Ann Terbush Schaefer, Embracing Memories (oil on linen, 24x24”). This piece celebrates the beautiful Denzel carousel at Glen Echo Park, where so many memories have been made over the years.

    Sarah Renzi SandersThere's  No Place Like Home (acrylic mixed media, gold leaf, embroidery thread on canvas, 36x48"). My first memory of fear: being separated from my twin sister on the first day of kindergarten.

    Leslie Kraff. This is a memory dear to my heart. Baking cake with my children. And the best part: licking the bowl!

    Karen CohenSunset in the Mountains (watercolor on yupo, 5x7"). Amazing colors fill the sky and ground when the sun sets in my country home, which happens to be almost heaven. 

    Thank you for stopping by and enjoying the artworks of our members! Be sure to check out our other blogs as we celebrate the unique artworks of DMV-based artists. 

  • 29 Apr 2021 1:39 PM | Kathleen Tynan (Administrator)

    Welcome - Susan diRende

    Hometown: Bethesda, Md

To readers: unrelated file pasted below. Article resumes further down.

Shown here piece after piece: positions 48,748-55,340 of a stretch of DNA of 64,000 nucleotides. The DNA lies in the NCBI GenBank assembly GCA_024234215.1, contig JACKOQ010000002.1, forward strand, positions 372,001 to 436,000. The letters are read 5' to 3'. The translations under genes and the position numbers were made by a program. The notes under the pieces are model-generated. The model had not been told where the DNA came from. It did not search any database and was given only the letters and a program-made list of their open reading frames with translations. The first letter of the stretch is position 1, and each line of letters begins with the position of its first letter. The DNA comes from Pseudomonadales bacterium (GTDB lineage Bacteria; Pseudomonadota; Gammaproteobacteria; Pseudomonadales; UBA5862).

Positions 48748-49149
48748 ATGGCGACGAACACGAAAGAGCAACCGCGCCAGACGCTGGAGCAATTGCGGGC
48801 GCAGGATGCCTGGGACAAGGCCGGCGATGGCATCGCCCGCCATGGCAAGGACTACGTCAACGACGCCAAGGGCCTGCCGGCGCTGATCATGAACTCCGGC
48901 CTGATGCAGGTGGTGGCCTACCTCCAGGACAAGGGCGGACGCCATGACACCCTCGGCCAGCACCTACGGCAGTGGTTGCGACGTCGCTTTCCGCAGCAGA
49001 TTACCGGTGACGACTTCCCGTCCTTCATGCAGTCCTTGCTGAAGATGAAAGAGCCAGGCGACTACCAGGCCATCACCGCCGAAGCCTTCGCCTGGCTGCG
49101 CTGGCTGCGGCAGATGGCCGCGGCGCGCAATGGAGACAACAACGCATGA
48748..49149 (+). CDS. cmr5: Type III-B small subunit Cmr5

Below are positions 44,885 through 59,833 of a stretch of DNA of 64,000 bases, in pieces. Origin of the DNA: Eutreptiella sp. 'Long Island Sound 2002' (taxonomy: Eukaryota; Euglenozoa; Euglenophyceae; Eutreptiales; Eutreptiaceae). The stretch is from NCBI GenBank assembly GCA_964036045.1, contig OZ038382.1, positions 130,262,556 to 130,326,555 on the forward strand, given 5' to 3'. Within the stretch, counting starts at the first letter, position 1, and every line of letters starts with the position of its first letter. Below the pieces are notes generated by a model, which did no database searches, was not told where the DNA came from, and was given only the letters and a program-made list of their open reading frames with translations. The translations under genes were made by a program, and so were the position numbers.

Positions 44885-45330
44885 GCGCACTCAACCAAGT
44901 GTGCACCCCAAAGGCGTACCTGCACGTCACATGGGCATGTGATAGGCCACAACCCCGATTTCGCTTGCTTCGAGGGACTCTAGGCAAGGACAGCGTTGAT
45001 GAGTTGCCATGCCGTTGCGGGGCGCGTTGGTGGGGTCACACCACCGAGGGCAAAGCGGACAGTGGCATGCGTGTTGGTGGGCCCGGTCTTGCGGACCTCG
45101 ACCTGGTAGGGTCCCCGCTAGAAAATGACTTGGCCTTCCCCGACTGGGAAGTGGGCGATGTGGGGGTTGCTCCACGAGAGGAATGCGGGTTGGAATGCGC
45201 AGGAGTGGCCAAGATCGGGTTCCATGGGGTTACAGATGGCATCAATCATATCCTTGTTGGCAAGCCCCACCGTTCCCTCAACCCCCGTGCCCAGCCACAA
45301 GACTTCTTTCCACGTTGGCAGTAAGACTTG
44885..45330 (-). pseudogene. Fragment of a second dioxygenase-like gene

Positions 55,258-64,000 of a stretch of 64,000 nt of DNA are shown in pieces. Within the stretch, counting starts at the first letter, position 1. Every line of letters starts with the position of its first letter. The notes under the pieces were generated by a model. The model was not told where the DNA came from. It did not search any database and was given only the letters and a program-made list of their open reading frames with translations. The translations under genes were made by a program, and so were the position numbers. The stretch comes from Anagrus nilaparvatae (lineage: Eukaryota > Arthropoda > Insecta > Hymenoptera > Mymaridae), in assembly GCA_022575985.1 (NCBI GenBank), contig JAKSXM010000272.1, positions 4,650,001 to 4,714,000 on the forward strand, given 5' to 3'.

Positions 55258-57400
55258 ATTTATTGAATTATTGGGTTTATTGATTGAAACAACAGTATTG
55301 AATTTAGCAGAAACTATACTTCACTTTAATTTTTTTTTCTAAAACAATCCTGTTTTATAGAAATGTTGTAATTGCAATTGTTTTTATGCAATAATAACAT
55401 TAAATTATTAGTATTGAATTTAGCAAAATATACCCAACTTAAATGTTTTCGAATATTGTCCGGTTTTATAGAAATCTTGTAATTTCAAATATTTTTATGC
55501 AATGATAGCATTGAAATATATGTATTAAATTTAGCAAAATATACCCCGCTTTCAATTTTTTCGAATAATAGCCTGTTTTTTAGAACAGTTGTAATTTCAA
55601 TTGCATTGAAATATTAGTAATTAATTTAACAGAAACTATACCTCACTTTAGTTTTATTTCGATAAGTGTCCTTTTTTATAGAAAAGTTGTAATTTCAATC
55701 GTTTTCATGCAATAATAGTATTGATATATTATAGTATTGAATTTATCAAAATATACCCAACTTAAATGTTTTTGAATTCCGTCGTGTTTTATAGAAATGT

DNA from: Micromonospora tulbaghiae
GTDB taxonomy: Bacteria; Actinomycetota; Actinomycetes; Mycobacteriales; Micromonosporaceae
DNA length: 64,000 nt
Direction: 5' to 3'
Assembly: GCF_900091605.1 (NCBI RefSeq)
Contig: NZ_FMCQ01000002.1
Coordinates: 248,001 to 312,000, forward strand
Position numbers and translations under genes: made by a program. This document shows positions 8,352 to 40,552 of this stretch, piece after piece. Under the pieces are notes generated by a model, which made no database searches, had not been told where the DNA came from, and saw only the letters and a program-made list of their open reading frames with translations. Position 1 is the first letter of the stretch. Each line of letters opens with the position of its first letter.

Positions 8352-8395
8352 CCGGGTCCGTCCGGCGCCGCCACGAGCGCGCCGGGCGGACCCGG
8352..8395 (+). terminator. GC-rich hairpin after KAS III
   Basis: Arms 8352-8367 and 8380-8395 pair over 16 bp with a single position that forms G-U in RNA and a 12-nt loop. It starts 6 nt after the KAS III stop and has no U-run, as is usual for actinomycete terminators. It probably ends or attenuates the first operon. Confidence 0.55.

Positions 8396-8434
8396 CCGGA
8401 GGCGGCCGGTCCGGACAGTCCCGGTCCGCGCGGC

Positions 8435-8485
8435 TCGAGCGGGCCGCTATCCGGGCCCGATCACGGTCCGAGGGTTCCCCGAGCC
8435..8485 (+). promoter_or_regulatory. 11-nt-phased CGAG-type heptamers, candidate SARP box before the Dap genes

Media and subjects: I have two different styles of work. I create miniatures in ink on the small polyvinyl panels used for credit and ID card printing, and I create larger works in acrylic on paper and canvas. The miniatures are mostly representational landscape and nature images. The acrylic works tend to be abstract and focused on shape and color.

    Why you joined MAA: To connect and find a community to share ideas and philosophies of art and the artist’s life.

    Something fun about you: I was a clown in the circus when I was in my 20s.


    Social media:  



    Twitter: @sudi

    Artist Biography:

    Susan diRende — writer, artist, filmmaker, and clown— founded the Broad Humor Film Festival in 2005 for comic films by women.  She grew up in Montgomery County.  Her family moved here when she was entering junior high, and although she has traveled and lived in many places over the past fifty plus years, Susan keeps coming back to this area.  In 2015, she sold everything and took off for a vagabond year of wandering the world with laptop, paints, and camera. The year has somehow stretched into 5 until the pandemic grounded her. Her series of daily artwork, A Year in Miniature, has had exhibitions in Seattle, Wellington, Brussels, and Chapala. Her comic science fiction/fantasy novella, Unpronounceable, was awarded the 2017 Special Citation for Excellence by the Philip K Dick Awards. She continues to write, paint, and clown around from her home base in Bethesda while waiting for the world to open back up for wandering.